Signed by President Obama on December 23, 2016, the Global Magnitsky Act allows the chief executive to “impose targeted sanctions on any foreign person… responsible for extrajudicial killings, torture, or other gross violations of internationally recognized human rights...”
The Office of Foreign Assets Control (OFAC) published in the Federal Register of June 29, 2018, additional regulations (31 CFR Part 583) to implement the Global Magnitsky Human Rights Accountability Act and Executive Order (E.O.) 13818 of December 20, 2017, which had the effect of blocking the property of persons involved in “Serious Human Rights and Abuse or Corruption.” It is understood that these regulations, in the near term, will be followed by more comprehensive regulations.
Signed by President Obama on December 23, 2016, the Global Magnitsky Act allows the chief executive to “impose targeted sanctions on any foreign person… responsible for extrajudicial killings, torture, or other gross violations of internationally recognized human rights, or a government official, or a senior associate of such an official, responsible for, or complicit in, ordering, controlling, or otherwise directing, acts of significant corruption.”
The regulations cover such areas as prohibitions, exempt transactions, key definitions, interpretations, licenses, authorizations, statements of licensing policy, reporting requirements, penalties and findings of violation, among others.
The regulations make clear that all transactions prohibited by E.O. 13818 are also prohibited by part 583. The names of persons listed in or designated pursuant to E.O. 13818 are identified in OFAC’s Special Designated Nationals List (SDN List) and given the identifier “GLOMAG.” Certain entities that are not identified in the SDN List may also be blocked (31 CFR 583.406).
The regulations identify certain transactions that are “exempt” from the identified prohibitions. For example, the prohibitions do not apply to “Personal communications” such as any postal, telegraphic, telephonic or other personal communications that do not involve the transfer of anything of value, or “Information or informational materials” as defined in 31 CFR section 583.306, “whether commercial or otherwise, regardless of format or medium of transmission.” The information or informational materials must be fully created and in existence at the date of the transactions. Also excluded from the exemption are “substantive or artistic alteration or enhancement of information or informational materials, or to the provision of marketing and business consulting services”; payment of advances for information or informational materials not yet created and completed (with limited exception); provision of services to market, produce or co-produce, create or assist in the creation of information or informational materials are prohibited. In addition, the payment of royalties with respect to income received for enhancements or alterations made by U.S. persons to such information or informational materials are prohibited.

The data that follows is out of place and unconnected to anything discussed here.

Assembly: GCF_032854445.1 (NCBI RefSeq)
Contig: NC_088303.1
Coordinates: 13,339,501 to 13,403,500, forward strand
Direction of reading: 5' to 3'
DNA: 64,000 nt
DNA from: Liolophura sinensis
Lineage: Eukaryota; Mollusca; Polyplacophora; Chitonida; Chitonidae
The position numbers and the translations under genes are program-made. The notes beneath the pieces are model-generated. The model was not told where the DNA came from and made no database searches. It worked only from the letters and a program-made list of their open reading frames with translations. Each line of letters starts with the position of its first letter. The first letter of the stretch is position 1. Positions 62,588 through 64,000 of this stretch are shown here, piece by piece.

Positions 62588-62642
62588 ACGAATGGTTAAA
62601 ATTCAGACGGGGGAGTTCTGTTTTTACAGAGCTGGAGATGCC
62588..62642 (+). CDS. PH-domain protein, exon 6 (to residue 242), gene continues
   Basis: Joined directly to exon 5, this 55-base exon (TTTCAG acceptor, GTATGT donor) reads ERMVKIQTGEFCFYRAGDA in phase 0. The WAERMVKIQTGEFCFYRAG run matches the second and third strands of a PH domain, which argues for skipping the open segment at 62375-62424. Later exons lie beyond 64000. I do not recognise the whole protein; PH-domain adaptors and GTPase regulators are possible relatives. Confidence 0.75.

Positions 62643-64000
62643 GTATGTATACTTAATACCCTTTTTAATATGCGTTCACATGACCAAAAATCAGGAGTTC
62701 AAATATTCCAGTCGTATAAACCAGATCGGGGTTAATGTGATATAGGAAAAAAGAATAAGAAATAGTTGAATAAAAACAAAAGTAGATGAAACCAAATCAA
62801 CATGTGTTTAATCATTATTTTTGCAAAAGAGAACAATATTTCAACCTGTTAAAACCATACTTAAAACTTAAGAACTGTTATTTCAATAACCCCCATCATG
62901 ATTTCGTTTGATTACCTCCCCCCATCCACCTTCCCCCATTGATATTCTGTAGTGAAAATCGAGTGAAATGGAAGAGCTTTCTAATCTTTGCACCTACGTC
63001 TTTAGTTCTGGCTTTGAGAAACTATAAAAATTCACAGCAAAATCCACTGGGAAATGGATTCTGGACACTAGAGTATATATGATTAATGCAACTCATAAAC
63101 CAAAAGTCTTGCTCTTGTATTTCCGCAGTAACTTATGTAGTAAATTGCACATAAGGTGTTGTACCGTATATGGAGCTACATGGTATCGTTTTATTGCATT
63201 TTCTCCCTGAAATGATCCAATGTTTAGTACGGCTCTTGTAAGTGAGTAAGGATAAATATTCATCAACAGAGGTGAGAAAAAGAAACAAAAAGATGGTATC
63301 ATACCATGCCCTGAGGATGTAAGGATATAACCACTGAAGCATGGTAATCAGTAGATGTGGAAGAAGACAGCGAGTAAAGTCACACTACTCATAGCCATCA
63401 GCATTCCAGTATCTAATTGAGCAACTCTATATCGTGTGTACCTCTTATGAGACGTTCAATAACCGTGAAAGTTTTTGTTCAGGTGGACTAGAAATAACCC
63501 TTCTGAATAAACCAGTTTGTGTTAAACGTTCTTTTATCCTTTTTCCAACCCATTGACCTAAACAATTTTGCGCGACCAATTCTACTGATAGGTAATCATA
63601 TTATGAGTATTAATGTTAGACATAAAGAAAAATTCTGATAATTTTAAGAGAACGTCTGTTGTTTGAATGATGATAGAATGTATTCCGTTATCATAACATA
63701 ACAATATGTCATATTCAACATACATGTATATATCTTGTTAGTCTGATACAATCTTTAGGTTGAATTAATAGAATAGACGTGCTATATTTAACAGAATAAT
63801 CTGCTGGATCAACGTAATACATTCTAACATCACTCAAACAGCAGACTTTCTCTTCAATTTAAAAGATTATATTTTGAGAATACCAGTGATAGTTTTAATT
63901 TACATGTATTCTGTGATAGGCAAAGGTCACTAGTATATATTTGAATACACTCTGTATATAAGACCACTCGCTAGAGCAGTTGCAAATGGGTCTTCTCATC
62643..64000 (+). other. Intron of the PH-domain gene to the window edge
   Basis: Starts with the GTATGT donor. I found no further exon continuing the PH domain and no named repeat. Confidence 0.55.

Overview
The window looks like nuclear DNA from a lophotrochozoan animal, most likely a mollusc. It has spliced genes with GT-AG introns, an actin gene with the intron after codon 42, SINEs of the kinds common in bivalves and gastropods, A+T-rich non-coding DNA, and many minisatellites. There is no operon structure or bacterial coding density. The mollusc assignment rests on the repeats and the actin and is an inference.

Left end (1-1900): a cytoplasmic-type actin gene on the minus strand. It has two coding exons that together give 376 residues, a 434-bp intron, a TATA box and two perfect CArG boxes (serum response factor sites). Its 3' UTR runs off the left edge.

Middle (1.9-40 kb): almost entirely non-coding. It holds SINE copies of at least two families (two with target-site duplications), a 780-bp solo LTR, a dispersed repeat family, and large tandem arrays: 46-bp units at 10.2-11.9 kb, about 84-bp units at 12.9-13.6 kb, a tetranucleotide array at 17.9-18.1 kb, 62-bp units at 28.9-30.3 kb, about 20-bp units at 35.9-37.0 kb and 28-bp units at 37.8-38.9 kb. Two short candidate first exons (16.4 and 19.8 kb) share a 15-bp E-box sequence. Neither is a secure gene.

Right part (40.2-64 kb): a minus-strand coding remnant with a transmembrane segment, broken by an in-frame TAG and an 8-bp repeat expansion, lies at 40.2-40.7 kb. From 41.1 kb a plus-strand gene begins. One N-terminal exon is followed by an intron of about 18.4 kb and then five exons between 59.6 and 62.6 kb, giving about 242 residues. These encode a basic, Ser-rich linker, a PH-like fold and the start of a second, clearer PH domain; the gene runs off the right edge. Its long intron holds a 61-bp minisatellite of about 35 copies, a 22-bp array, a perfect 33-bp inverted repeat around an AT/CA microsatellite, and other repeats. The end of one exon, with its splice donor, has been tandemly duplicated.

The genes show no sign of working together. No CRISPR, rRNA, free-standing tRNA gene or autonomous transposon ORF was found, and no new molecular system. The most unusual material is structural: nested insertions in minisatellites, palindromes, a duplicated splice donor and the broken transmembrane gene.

Of note is the fact that certain transactions that are incident to the exportation of certain software subject to regulation of the Department of Commerce (Export Administration Regulations part 730 through 774) are not exempt transactions (31 CFR 583.205(b)). Such transactions are blocked pursuant to 31 CFR section 583.201.
The term “financial, material, or technological support” as used in E.O. 13818 has been defined in section 583.304 of the new regulations as follows: “any property, tangible or intangible, including currency, financial instruments, securities, or any other transmission of value; weapons or related materials; chemical or biological agents; explosives; false documents or identification; communication equipment; computers; electronic or other devices or equipment; technologies; lodging; safe houses; facilities; vehicles or other means of transportation; or goods.”
Also from section 583.304: “‘Technologies’ as used in this definition means specific information necessary for the development, production, or use of a product, including related technical data such as blueprints, plans, diagrams, models, formulae, tables, engineering designs and specifications, manuals, or other recorded instructions.”
Please refer to the published regulations for definitions of other terms and phrases such as “Property” and “property interest” (section 583.311); “Transfer” (section 583.312); “United States person” (section 583.314); and “financial institution” (section 583.315).
The regulations provide guidance with respect to entities owned by one or more persons whose property and interests in property are blocked pursuant to section 583.201 of 31 CFR. This includes such persons that “have an interest in all property and interests in property of an entity in which such persons directly or indirectly own, whether individually or in aggregate, a 50 percent or greater interest.” Therefore, the property and interests in property are blocked, regardless of whether the name of the entity is incorporated into Special Designated Nationals and Blocked Persons List.
With respect to transactions that are “ordinarily incident to a licensed transaction” and necessary to give effect to that transaction, OFAC states that the activity must be “explicitly authorized” within the terms of the license or an “ordinarily incident transaction, not explicitly authorized within the terms of the license, involving a debit to a blocked account or a transfer of blocked property.”
For specific requirements and limitations relating to payments and transfers to blocked accounts in U.S. financial institutions, please refer to sections 583.504 and 583.505; provisions covering provision of legal services, please refer to 583.506 and 583.507.
For Further Information
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